33) Select the original Shadow layer and apply a Gaussian blur (Filters -> Blur -> Gaussian Blur) with the following settings: Horizontal 15, Vertical 15, RLE
Note: This is a nice shadow, but it destroys most of the original drop shadow. Hide everything else and you'll see what I mean. We will now overlap the original drop shadow and do another Gaussian blur with tighter blur settings.

34) Select the "Shadow Copy" layer and choose "Copy" from the Edit menu.
35) Select the original Shadow layer that was just blurred in step 33, and choose "Paste" from the Edit menu.
36) Choose Anchor Layer from the Layer menu.

37) Select the original Shadow layer and apply another Gaussian blur (Filters -> Blur -> Gaussian Blur) with the following settings: Horizontal 5, Vertical 5, RLE
Note: This preserves the area shadow from step 33 while adding a new localized drop shadow that is dark enough to do what we want.

38) Make sure that the Shadow layer is under the texture layer, and that the texture layer is below the Color Blend layer. Hide all the other layers.

39) Save the file as an xcf and a png.

Note: IE does not handle transparent png images well (or anything for that matter), so additional work is needed.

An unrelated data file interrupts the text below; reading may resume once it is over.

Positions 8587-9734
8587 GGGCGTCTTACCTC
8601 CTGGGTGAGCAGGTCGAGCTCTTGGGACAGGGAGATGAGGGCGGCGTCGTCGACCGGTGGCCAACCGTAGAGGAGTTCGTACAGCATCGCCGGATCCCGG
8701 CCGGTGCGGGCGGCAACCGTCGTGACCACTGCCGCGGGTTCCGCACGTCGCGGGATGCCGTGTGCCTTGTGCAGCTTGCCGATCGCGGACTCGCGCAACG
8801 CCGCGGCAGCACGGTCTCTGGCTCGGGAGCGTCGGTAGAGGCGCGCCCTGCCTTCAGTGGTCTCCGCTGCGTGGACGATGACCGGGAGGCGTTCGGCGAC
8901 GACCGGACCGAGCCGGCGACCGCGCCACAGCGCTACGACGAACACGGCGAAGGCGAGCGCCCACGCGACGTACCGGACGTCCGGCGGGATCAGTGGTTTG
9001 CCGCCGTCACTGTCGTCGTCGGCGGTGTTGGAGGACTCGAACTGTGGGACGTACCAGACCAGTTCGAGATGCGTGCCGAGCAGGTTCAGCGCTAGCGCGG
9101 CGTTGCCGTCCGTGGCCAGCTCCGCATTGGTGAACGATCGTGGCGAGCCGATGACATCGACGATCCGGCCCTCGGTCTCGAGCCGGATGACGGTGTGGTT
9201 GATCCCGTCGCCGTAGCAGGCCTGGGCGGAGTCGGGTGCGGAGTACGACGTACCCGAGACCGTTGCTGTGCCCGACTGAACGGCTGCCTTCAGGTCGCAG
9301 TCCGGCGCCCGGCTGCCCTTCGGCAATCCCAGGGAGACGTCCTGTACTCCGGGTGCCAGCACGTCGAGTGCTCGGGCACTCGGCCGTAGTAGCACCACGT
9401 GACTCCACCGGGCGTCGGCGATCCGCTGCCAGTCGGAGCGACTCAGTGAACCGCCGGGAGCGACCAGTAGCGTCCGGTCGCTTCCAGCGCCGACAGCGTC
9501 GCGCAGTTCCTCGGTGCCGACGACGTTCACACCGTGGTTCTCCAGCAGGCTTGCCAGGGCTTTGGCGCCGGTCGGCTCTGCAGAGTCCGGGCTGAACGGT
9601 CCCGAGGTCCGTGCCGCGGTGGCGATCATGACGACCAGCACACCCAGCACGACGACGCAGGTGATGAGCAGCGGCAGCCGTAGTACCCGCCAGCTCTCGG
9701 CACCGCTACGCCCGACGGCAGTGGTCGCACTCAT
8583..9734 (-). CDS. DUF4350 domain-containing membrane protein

40) Open the png file and add a new transparent layer. Make sure this is on the bottom. The only other layer should be the image from step 39 because png files do not have layers.

41) use the Bucket Fill Tool to fill in the bottom layer that you just made from step 40 (make sure it is selected so that you're filling in the right one). The color should be based on the theme you're trying to match.

Note: The Color Blend isn't very exciting, so some additional work is needed.

42) Select the top layer containing the image from step 39 and select the "Curves" utility from the Color menu.
Note: If the Curves utility starts changing the background color instead of the text color, make sure you selected the correct layer.

43) Adjust the color curves so that the image looks nice for the desired theme.
Note: I pretty much saturated the blue for the blue theme. For the red theme, I enhanced the red, left the green, and lowered the blue to create an orange effect. The green theme was a bit harder because it was really a blue-green (#006666) which takes on too much blue when it's made lighter. I had to play with it some. Basically I dropped the red a little and carefully raised the green. The human eye sees green the easiest, so I had to be careful not to saturate the texture from steps 6-11 (now merged). I think everything turned out well enough. Here they are again: